• From 2013: The post-1965 electorate will be most of the electorate.

There appear to be cases where being in a large cohort is a disadvantage. Some improvements can’t be afforded because too many people would have to be helped. The expected rise in the tax threshold for pensioners was not provided in the last budget. A new higher flat rate state pension is proposed, but it won’t apply to existing pensioners. The Dilnot proposal for a cap on pensioner’s long-term care is floundering, and if implemented at all will probably be inadequate.


Myth 3: The baby boomers manipulated political and economic factors in their favour

This is like a fart in a lift; it is wrong on so many levels!

First: even if baby boomers could manipulate political and economic factors, what is “in their favour”? At any election, the oldest and youngest people in a 20-year cohort have reached different life-stages and want different and often contradictory things. The wider the age-range of a group, the less they will have in common.

For example, consider the 1945-1965 cohort at the 2010 election:

  • All the women born in 1950 and earlier were already entitled to their state pensions. They wanted favours for pensioners.
  • The oldest men in the cohort were just starting to be entitled to their state pensions. They didn’t want any disruption to their entitlement date, and also wanted favours for pensioners.
  • But the youngest men and women in the cohort were in their mid to late 40s, and wanted lower taxes and favours for working people. They didn’t want to pay a lot towards older people’s state pensions.
Election Born 1945 – possible life stages: Born 1965 – possible life stages:
1979 (Margaret Thatcher) Age 34. Working. Living in first house with mortgage. Raising a family. Age 14. Still at school. Not old enough to vote.
1992 (John Major) Age 47. Working. Children leaving home. With mortgage. Age 27. Working. Buying first house with mortgage. Starting a family.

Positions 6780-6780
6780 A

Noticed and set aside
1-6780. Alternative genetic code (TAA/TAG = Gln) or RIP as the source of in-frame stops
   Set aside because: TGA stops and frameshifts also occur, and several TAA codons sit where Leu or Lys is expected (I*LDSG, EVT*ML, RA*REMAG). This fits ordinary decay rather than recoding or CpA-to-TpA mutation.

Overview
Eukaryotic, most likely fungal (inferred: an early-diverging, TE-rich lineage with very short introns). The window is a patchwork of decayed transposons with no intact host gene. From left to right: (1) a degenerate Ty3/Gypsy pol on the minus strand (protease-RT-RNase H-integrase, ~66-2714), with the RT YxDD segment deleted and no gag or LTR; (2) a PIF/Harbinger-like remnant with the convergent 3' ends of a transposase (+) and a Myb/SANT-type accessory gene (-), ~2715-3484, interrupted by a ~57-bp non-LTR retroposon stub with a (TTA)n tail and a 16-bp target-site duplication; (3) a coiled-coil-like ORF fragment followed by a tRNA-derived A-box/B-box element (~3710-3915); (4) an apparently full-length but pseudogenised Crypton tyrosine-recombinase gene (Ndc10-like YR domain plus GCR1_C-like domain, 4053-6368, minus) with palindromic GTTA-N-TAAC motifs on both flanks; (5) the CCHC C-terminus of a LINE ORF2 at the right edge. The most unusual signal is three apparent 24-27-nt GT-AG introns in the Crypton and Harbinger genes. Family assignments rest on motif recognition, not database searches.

1997 (Tony Blair) Age 52. Working. Children left home. Probably with mortgage. Age 32. Working. Living in first house with mortgage. Raising a family.
2010 (David Cameron) Age 65. Retired. Collecting state pension. Mortgage paid off. Age 45. Working. Children leaving home. With mortgage.

.

From 1979 (Thatcher) to 2010 (Cameron), general elections have been at 4 or 5 year intervals. So a 20-year cohort corresponds to at least 4 general elections. Whatever the older people in the cohort want in a particular general election, the younger people in the cohort will probably want the same about 4 general elections later, by which time the older people will want different things. (When they have all become pensioners they will want some of the same things, but they will still have differences in health and wealth which will influence them in different directions).

Second: Obviously the political views of any cohort will be spread from left to right. They will have a spread of health, education, wealth, housing, region, family connections, and lots of other relevant parameters. They will have different degrees of political and social awareness and activism. These are likely to be at least as important as their cohort, partly because there is typically no loyalty to a cohort.